I’m an experimental photographer who’s been working in the digital medium for four years. I strive to capture nature in inspiring and unusual ways; while I take pretty pictures, they should always make you think. The same effort goes into my portraits and still life; I photograph whatever I like, and am known for forcing people to pose in crazy ways, or for spending hours setting up arrangements of marbles or ketchup bottles. I’m a believer in contributing to the photography community, so I write a lot of behind-the-scenes details and add tips for my fellow photographers to my website.

If you’re a photographer, isn’t that what your mission should be? To make people think. Anyone can do that. Anyone can do what I do. But does that mean you do? For many of you, no. But I’ll do it for you.

In my spare time over the past few days, I’ve been working on the tech side of the site, instead of posting new material (sorry to my viewers). Some advances:

• My Twitter updates are at the bottom of the first post on each page (Twitter tools, with modifications).
• The ads are inline with posts; see the top-right of the first post on any page, and the link ads after the 2nd and 7th posts. That was tough to figure out. Code like “<?php $postnum = 0; if (have_posts()) : while (have_posts()) : $postnum = $postnum; the_post(); ?>” and “<?php $a = 2; $b = 7; . . . ” went into my WordPress template’s index.php file.
• I switched to Google Custom Search for my search engine (in the side-bar). There are extra ads when you search, which I make money on like the normal ads.
• I made the links below the banner nice, and cleaned up the sidebar, moving stuff to an Index page. The cousin and the father have been demoted to there.
• All thumbnail links use Highslide now, so if you have JavaScript enabled, click one and it will pop up right on the page. You can even flip through photos with the arrow keys. This is a big improvement from a plain link to a JPEG file, and was suggested by the author of Post-Thumb revisited, the plugin I’m using to implement and manage it.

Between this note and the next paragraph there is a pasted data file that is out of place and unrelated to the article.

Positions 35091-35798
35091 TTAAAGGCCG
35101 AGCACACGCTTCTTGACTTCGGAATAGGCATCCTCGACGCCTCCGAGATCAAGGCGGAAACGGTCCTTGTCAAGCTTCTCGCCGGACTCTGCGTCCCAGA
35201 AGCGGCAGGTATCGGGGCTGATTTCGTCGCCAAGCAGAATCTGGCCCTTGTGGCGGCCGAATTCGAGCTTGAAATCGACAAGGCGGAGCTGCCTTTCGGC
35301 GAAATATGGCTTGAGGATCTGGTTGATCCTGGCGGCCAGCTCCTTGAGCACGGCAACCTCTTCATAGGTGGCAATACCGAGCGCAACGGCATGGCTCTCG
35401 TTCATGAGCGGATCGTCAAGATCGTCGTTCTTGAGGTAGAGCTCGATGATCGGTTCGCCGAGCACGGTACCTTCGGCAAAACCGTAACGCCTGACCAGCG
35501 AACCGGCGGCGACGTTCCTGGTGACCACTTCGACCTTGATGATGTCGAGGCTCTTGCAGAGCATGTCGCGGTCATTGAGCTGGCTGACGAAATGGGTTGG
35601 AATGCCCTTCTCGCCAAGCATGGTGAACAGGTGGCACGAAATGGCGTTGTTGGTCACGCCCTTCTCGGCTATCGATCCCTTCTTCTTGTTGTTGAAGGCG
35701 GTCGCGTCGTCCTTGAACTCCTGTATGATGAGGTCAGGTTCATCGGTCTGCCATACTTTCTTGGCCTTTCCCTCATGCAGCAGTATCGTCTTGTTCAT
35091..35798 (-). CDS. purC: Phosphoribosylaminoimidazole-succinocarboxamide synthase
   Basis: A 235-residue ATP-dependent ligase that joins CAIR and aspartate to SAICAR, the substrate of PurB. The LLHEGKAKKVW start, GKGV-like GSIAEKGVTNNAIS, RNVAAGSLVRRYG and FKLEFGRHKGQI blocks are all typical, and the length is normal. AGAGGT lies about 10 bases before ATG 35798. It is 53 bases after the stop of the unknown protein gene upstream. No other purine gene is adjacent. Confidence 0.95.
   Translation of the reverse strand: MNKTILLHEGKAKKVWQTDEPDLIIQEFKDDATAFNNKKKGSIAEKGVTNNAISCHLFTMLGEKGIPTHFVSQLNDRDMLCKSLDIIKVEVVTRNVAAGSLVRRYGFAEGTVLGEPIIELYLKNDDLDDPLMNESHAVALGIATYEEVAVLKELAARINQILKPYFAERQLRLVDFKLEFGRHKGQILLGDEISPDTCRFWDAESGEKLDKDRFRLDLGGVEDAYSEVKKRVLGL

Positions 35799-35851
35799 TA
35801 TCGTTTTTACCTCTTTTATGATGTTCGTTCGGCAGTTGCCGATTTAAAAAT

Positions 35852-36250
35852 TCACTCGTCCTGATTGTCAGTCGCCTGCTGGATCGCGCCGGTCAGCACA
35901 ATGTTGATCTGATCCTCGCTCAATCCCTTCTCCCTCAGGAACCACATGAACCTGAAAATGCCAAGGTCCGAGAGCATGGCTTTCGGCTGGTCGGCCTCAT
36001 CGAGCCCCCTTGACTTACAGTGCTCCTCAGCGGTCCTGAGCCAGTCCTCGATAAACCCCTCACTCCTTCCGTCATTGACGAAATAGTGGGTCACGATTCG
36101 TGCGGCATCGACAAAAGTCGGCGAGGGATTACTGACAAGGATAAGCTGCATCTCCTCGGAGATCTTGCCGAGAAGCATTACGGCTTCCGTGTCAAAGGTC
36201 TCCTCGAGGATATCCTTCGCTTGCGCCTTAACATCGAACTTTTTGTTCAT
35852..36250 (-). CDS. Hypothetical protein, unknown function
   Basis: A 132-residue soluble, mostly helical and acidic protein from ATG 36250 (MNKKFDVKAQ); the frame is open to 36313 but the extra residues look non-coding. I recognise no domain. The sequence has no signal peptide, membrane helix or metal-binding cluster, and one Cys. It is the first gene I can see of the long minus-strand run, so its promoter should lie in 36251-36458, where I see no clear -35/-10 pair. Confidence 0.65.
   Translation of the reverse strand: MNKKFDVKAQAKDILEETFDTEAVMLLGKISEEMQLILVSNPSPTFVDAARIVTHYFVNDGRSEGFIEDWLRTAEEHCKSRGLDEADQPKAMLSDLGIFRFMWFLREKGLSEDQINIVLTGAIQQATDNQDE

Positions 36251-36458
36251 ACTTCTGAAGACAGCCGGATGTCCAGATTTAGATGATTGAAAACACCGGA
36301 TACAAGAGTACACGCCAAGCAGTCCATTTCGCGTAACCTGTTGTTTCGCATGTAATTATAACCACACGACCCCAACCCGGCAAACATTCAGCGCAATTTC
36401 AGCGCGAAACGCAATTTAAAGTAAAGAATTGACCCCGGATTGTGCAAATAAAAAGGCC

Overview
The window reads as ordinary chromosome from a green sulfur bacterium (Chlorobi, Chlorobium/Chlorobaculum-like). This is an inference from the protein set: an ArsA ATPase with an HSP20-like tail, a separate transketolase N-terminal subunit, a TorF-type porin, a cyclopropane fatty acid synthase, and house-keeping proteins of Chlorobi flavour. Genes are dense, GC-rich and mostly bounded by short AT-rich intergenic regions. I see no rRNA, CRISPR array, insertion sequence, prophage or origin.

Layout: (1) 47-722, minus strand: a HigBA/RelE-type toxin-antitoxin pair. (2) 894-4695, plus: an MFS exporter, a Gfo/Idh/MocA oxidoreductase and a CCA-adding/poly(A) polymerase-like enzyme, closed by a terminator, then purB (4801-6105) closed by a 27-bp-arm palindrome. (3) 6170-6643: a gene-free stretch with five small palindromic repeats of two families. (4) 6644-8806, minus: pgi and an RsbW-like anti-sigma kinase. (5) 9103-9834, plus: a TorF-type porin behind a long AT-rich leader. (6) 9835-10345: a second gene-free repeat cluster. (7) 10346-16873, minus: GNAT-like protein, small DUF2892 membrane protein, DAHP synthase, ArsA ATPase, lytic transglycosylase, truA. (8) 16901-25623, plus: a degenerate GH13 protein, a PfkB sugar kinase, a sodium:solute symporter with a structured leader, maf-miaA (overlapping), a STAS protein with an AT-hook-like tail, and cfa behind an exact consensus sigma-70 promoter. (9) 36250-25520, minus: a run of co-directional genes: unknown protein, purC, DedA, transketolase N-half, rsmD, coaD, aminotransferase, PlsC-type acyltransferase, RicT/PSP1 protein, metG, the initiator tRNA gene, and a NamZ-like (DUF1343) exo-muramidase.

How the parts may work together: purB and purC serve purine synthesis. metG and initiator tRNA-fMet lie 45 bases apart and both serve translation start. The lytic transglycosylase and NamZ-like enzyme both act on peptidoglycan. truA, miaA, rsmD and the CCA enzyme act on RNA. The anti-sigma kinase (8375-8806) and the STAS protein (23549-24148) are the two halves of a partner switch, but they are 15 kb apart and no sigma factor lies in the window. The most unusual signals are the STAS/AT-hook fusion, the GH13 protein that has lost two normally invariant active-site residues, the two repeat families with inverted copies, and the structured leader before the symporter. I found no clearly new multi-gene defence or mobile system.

• I added a Contact page, with my info and an inline contact form (SCF2 Contact Form).
• I switched over to WP Super Cache, from WP-Cache. After some battling, I thought I had it so every page, except search, the shopping cart, add to cart, and random gallery, was cached and gzipped, from the second visitor every 24 hours onward. I was very proud of it. It worked for a couple hours, but now only some pages are zipped while other, more important ones get nothing, and I have no idea why. I give up, I’ve spend enough time on this. If it’s not good enough for Steve Pavlina, then it’s not good enough for me. I gzipped the larger CSS and JavaScript files while at it (prototype.js is cut from 125KB to 22KB), and that sticks, fortunately.
Comment previewing is gone. I was revising the preview text, and then the text disappeared and I couldn’t get it to work at all, even writing the settings into the database myself. This isn’t an advance; I just gave up. Maybe it’s outdated, I don’t know, but that’s enough dealing with it. If your comment messes up, post a corrective comment, and I’ll fix it and delete the second one for you.
• Added “overflow: hidden” CSS class to the header (with the six random photos). So if you’re browsing in a window smaller than 1024×768, there is no ugly wrapping to the next line.
• I finally hacked WP-Print to put the URI markers after the hypertext instead of before. So now I can print out wonderful articles like How to Brand Your Prints and they can be read logically. If you print (“Printable View” link below any post), do it in Internet Explorer 7. Firefox is no good at formatting in print. Plus, I was sick of the line breaks in my awfully long affiliate links, so I changed the code so there are no line breaks for URIs, and Firefox deals with this by making all the text really small, while Internet Explorer forces a line break (nice).
• People have been signing up for despite my lack of advertising. I’ll work on the layout and features in July. I can’t get virtual subdomains like I want without upgrading to a virtual private server, which I won’t yet pay for, so you just get a name like instead of (which I know you’d prefer). Sorry for that. If you start blogging for some reason, I added plugins you can activate to multicast to Facebook, LiveJournal, Twitter, and Xanga, like I do (see links in my footer). You’ll have to hand over your passwords, but they’re safe with me.